##' pvalues <- pv$calibrated.pvalue ##' plot(-log10(pvalues), ##' pch = 19, ##' cex = .3, ##' xlab = "Probe", ##' col = "grey") ##' ##' causal.set <- seq(11, 1496, by = 80) ##' points(causal.set, ##' -log10(pvalues)[causal.set], ##' col = "blue") lfmm_lasso <- function(Y, X, K, nozero.prop = 0.01, lambda.num = 100, lambda.min.ratio = 0.01, lambda = NULL, it.max = 100, relative.err.epsilon = 1e-6) { ## init m <- lassoLFMM(K = K, nozero.prop = nozero.prop, lambda.num = lambda.num, lambda.min.ratio = lambda.min.ratio, lambda = lambda) dat <- LfmmDat(Y = scale(Y, scale = FALSE), X = scale(X, scale = FALSE)) ## run m <- lfmm_fit(m, dat, it.max = it.max, relative.err.epsilon = relative.err.epsilon) ## return m } ##' Statistical tests with latent factor mixed models (linear models) ##' ##' ##' This function returns significance values for the association between each column of the ##' response matrix, Y, and the explanatory variables, X, including correction for unobserved confounders ##' (latent factors). The test is based on an LFMM fitted with a ridge or lasso penalty (linear model). ##' ##' ##' @param Y a response variable matrix with n rows and p columns. ##' Each column is a response variable (numeric). ##' @param X an explanatory variable matrix with n rows and d columns. ##' Each column corresponds to an explanatory variable (numeric). ##' @param lfmm an object of class \code{lfmm} returned by the \link{lfmm_lasso} ##' or \link{lfmm_ridge} function ##' @param calibrate a character string, "gif" or "median+MAD". If the "gif" option is set (default), ##' significance values are calibrated by using the genomic control method. Genomic control ##' uses a robust estimate of the variance of z-scores called "genomic inflation factor". ##' If the "median+MAD" option is set, the pvalues are calibrated by computing the median and MAD of the zscores. If \code{NULL}, the ##' pvalues are not calibrated. ##' @return a list with the following attributes: ##' - B the effect size matrix with dimensions p x d. ##' - score a p x d matrix which contains z-scores for each explanatory variable (columns of X), ##' - pvalue a p x d matrix which contains p-values for each explanatory variable, ##' - calibrated.pvalue a p x d matrix which contains calibrated p-values for each explanatory variable, ##' - gif a numeric value for the genomic inflation factor. ##' @details The response variable matrix Y and the explanatory variable are centered. ##' @seealso \link{glm_test} ##' @export ##' @author cayek, francoio ##' @examples ##' ##' library(lfmm) ##' ##' ## a GWAS example with Y = SNPs and X = phenotype ##' data(example.data) ##' Y <- example.data$genotype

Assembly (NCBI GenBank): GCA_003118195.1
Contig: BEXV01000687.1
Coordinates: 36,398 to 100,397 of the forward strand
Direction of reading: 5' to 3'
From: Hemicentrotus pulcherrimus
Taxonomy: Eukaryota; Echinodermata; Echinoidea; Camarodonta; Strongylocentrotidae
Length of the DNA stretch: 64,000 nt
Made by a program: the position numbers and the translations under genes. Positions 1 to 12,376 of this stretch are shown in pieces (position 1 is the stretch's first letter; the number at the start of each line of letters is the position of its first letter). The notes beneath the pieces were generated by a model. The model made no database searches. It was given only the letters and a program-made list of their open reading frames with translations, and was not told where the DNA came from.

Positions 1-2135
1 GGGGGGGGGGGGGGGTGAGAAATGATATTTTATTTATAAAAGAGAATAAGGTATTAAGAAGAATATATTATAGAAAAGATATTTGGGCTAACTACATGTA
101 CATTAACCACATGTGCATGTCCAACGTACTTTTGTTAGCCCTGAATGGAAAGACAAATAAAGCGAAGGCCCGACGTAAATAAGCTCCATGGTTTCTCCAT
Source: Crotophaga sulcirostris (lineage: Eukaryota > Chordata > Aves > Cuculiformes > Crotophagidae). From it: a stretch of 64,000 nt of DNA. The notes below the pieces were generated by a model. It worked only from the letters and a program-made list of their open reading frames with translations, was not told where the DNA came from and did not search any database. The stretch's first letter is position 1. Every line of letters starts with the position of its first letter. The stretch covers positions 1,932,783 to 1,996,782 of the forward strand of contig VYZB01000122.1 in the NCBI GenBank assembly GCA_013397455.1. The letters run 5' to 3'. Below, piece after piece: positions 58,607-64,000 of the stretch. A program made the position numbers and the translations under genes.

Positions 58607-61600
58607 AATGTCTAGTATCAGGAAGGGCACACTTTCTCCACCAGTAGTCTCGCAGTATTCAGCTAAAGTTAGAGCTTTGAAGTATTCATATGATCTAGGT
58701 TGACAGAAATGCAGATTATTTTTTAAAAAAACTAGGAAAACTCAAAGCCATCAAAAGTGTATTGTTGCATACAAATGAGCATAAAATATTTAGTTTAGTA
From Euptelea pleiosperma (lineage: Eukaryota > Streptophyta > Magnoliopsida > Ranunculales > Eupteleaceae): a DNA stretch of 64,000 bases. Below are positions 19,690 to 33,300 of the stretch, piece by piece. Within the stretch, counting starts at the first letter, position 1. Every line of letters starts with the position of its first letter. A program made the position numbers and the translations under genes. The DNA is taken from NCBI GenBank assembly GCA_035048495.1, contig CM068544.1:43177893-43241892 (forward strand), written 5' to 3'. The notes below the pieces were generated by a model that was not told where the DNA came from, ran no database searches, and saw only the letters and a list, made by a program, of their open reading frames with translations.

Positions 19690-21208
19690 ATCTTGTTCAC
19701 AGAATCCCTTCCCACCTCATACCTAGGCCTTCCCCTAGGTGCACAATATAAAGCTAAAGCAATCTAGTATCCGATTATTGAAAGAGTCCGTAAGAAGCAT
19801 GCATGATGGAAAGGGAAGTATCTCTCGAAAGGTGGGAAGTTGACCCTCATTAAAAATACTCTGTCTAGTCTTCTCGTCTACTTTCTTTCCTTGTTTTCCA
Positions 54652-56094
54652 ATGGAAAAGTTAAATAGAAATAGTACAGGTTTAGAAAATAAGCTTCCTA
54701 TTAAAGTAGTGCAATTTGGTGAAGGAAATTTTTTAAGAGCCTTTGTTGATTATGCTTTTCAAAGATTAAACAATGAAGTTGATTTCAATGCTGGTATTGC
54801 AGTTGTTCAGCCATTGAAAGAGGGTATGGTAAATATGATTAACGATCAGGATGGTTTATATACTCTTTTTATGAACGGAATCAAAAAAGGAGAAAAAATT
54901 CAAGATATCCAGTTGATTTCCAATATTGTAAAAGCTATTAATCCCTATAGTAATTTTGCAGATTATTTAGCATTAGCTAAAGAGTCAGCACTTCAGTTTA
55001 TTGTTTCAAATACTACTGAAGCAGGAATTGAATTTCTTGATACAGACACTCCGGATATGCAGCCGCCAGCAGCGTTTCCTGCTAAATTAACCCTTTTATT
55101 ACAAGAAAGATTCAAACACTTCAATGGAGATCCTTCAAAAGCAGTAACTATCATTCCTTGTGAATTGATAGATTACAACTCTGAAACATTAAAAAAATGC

##' X <- example.data$phenotype ##' ##' ## Fit an LFMM with K = 6 factors ##' mod.lfmm <- lfmm_ridge(Y = Y, ##' X = X, ##' K = 6) ##' ##' ## Perform association testing using the fitted model: ##' pv <- lfmm_test(Y = Y, ##' X = X, ##' lfmm = mod.lfmm, ##' calibrate = "gif") ##' ##' ## Manhattan plot with causal loci shown ##' ##' pvalues <- pv$calibrated.pvalue